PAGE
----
Punjab Technical University's (PTU's) decision to 'outsource' examination work related to distance education courses to a private firm has again come under scrutiny. The Delhi State Consumer Disputes Redressal Commission has directed its board of governors chairman Sunil Kant Munjal to furnish information on rules and regulations followed by the university in allotting contract to hold exams to a private firm.
Earlier, a Delhi court had stayed the PTU from holding these exams, slated to begin from March 15, after a student alleged that the university did not have mandatory approval from Distance Education Council (DEC) to run these courses. Nearly 1.40 lakh students were scheduled to appear for the exams.
On the complaint of a Delhi-based student Jaipreet Singh that the varsity admitted students even as it did not have DEC approval, the Commission has directed PTU registrar HS Bains to furnish a copy of approval obtained from the DEC for academic year 2012-13.
"Besides, the registrar shall furnish the copy of the agreement signed with Delhi-based private firm, Future Educom, pertaining to allotment of contract to execute examination work," the commission ordered.
The panel also directed the university to submit list of students admitted for distance education courses from March 2012 to January 2013, with the details of pending results.
The varsity is to submit the information within seven weeks of receipt of the order, which was issued on March 14.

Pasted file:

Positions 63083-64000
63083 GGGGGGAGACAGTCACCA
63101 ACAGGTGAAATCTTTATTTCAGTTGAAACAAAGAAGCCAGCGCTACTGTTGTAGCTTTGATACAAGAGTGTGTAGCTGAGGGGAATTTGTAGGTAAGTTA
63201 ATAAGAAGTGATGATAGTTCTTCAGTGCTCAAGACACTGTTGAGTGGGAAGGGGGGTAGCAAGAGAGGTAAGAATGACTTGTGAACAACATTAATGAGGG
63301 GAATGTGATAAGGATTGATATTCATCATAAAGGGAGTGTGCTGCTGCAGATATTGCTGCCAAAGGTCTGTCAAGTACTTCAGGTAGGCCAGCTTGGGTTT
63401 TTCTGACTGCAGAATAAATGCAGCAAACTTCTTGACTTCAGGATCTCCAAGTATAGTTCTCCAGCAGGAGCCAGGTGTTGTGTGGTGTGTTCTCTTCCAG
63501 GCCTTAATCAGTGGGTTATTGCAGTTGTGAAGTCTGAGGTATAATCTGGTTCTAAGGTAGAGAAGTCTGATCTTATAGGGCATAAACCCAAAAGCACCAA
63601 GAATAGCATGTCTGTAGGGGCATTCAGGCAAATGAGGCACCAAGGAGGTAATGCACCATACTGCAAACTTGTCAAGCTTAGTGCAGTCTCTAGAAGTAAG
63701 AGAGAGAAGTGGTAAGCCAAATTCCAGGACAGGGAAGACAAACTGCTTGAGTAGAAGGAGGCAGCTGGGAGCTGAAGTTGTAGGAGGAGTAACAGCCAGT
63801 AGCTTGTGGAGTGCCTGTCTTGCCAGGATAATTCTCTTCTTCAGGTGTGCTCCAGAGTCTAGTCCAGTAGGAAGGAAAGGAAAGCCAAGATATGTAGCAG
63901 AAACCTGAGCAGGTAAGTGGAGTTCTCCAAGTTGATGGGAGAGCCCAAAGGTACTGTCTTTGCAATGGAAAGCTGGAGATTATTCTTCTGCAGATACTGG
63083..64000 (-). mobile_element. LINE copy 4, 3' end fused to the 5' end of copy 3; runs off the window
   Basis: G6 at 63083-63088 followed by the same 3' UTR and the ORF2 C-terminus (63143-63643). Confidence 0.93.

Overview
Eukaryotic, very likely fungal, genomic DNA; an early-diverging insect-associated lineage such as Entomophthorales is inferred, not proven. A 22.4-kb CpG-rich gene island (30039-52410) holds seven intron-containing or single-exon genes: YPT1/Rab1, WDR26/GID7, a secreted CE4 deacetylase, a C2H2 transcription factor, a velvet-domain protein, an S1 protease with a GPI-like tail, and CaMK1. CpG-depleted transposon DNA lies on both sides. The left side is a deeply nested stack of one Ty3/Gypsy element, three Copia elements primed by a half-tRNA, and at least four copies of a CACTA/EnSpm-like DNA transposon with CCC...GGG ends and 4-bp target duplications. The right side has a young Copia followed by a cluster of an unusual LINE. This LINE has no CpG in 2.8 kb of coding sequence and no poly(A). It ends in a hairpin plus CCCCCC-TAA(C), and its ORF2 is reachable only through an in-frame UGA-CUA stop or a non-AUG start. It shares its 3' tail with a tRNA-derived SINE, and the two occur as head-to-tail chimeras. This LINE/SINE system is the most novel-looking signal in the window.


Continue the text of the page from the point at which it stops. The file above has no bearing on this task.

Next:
The complainant Singh had alleged that he got admission in MBA course last year after the PTU confirmed that it had requisite approvals and permissions of the statutory authorities to run such courses.
The PTU failed to declare the result of September 2012 examinations, while it had again directed him and other students to appear for second semester exams, he alleged.
"The PTU had also outsourced the entire examination to a private company namely Future Educom, Delhi and this has further created doubts in students' minds as the same is against the guidelines and circulars issued by the University Grants Commission (UGC). The whole examination process has been outsourced to private companies of dubious integrity. The learning centres are also asking students to pay Rs 2,500-5,000 to enable them to copy. How can this be a fair exam?" questioned Singh.
He claimed that the PTU was playing with the future of students by not declaring the result of the first semester and running courses without mandatory approvals. Earlier, the Delhi High Court had restrained the PTU from admitting students under distance education mode till further orders for not obtaining DEC approval in this regard.
The complainant alleged that chairman Munjal was also not taking any steps to stop illegal and unlawful acts of the university officials.
"The university is deficient in service for its failure to declare the results and for offering courses without DEC approval," he alleged, demanding that Rs 25 lakh be awarded to him for suffering acute mental pain, torture and harassment.
The Delhi police had registered an FIR against seven PTU functionaries, including the VC and the registrar for allegedly cheating the students by charging fee for distance courses without DEC approval to run such courses in the national capital. The next date of hearing is April 3.